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Researchers Develop Revolutionary Bricks from Biosolids

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Researchers have moved a step closer to turning millions of tonnes of unwanted biosolids into bricks.

RMIT University has partnered with Melbourne Water and the Australian Government Research Training Program to explore whether using biosolids as a construction method would be feasible.

Researchers examined the physical, chemical and mechanical properties of fired-clay bricks incorporating different proportions of biosolids, from 10 to 25 per cent.

Currently, more than three-billion cubic metres of clay soil is dug up each year for the global brick making industry, producing approximately 1.5 trillion bricks.

Clay brick production requires a lot of heat, and the fuel required makes it a significant contributor to global warming.

Related: Watch Australia's Bricklaying Robot Build Three-Bedroom House

Associate Professor Abbas Mohajerani, from RMIT’s school of engineering, has previously experimented with making bricks and asphalt from cigarette butts.
Associate Professor Abbas Mohajerani, from RMIT’s school of engineering, has previously experimented with making bricks and asphalt from cigarette butts.


RMIT Associate Professor Abbas Mohajerani says using biosolids in bricks could be the solution to these big environmental challenges.

“It’s a practical and sustainable proposal for recycling the biosolids currently stockpiled or going to landfill around the globe.”

As well as being cheaper to and more efficient to produce, biosolids bricks have a lower thermal conductivity, transferring less heat to potentially give buildings higher environmental performance.

About five-million tonnes of the biosolids produced in Australia, the EU, US, and Canada every year, with Australia contributing 327,000 tonnes annually to landfill or stockpiles.

Researchers found that biosolid-enhanced bricks passed compressive strength tests and analysis demonstrated heavy metals are largely trapped within the brick.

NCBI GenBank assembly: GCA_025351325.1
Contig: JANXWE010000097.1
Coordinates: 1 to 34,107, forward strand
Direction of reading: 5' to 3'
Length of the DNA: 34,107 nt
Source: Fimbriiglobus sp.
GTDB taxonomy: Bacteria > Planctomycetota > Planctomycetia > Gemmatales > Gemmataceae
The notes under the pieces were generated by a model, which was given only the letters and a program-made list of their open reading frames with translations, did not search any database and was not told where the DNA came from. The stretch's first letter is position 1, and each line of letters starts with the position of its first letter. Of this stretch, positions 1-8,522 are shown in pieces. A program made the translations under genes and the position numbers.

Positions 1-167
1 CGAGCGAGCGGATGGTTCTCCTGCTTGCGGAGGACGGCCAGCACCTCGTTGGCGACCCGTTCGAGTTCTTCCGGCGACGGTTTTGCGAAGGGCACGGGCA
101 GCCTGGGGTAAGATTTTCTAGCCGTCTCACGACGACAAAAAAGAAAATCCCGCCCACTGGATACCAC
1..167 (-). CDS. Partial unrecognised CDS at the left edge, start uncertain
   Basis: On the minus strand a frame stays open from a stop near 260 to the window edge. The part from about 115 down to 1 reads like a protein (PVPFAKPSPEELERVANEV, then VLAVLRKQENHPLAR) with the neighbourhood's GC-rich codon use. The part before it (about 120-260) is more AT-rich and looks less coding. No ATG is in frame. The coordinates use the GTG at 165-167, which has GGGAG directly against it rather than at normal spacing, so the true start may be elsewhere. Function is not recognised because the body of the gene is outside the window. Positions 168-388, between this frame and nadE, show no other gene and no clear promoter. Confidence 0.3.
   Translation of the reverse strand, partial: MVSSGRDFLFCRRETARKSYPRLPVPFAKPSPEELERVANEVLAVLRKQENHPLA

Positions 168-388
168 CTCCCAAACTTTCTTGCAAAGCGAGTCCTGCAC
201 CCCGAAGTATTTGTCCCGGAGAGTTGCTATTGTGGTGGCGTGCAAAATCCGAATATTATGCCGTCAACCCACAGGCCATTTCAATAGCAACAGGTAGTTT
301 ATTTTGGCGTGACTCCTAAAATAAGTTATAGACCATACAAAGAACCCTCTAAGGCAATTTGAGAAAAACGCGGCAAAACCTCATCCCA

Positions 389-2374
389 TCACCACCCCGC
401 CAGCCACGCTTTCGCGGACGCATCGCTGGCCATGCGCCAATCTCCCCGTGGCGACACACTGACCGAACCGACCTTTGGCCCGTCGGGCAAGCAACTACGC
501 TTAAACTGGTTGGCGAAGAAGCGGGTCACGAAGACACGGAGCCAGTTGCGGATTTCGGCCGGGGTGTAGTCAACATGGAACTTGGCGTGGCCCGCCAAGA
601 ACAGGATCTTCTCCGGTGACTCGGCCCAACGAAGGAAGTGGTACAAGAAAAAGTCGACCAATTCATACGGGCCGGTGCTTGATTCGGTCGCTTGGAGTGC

As well as being cheaper to and more efficient to produce, biosolids bricks have a lower thermal conductivity, transferring less heat to potentially give buildings higher environmental performance.

Bricks that only contained 25 per cent biosolids required about half the energy as their ordinary counterparts to produce due to the organic content of the biosolids, implying that they could considerably reduce the carbon footprint of brick manufacturing companies.

Mohajerani said he hoped that government building codes could confidently mandate a conservative 15 per cent biosolids component in house bricks in the near future.

Last year, Tesla and SpaceX chief executive Elon Musk announced plans to turn dirt excavated by his tunnel-digging enterprise, the Boring Company, into cheap environmentally conscious brick material.

The University of Hong Kong’s robotics department has been experimenting with construction technologies, printing bricks designed with game-changing cooling properties.

Bricks, designed by the Fabrication and Material Technologies Lab, can be perforated to allow the movement of light and air through a building, or formed in such a way that water is channelled through or retained within the facade.

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Article originally posted at: https://theurbandeveloper.com/articles/researchers-develop-revolutionary-biowaste-bricks